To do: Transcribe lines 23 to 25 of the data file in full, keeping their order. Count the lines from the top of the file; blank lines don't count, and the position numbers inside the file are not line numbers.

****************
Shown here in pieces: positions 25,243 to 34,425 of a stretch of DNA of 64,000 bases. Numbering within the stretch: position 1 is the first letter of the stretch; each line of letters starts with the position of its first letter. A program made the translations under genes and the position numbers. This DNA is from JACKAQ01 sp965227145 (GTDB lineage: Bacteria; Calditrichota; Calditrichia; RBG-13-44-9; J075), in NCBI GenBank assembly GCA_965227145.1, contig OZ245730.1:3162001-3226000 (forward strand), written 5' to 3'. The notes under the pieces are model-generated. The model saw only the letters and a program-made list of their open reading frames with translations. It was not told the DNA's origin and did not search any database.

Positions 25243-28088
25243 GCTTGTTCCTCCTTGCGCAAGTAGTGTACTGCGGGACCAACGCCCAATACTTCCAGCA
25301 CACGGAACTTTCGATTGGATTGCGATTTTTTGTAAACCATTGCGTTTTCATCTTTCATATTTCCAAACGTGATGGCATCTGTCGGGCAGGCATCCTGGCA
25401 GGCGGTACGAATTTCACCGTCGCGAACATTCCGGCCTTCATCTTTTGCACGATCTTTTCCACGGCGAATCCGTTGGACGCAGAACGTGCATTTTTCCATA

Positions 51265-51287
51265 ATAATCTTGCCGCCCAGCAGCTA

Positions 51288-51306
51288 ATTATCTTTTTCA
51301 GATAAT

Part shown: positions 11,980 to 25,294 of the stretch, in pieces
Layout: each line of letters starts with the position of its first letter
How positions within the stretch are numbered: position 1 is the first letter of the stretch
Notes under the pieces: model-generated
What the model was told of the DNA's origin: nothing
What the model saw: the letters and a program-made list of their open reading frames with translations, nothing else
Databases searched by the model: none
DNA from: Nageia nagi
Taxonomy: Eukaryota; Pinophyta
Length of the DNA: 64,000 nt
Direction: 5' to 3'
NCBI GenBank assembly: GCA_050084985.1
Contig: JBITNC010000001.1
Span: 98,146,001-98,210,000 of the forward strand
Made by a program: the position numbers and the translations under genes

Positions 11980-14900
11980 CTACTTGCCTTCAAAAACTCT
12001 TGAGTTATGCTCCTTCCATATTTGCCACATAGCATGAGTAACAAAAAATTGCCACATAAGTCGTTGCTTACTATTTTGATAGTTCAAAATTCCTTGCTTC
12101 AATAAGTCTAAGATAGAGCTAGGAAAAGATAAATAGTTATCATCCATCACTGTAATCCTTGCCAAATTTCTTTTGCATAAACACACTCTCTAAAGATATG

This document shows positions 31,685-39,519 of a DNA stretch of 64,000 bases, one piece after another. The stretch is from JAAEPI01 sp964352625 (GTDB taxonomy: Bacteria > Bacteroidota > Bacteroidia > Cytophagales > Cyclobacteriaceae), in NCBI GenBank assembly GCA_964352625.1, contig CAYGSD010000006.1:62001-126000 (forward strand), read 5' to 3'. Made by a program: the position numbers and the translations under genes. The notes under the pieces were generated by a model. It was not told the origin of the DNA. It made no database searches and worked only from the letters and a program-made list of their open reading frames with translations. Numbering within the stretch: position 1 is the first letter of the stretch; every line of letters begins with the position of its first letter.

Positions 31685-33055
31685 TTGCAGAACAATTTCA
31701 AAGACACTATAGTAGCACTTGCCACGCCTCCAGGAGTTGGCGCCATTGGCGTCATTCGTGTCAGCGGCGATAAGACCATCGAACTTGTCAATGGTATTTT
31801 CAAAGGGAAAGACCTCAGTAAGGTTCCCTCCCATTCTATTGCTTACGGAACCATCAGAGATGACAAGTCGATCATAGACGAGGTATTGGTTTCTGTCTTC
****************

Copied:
Contig: JBITNC010000001.1
Span: 98,146,001-98,210,000 of the forward strand
Made by a program: the position numbers and the translations under genes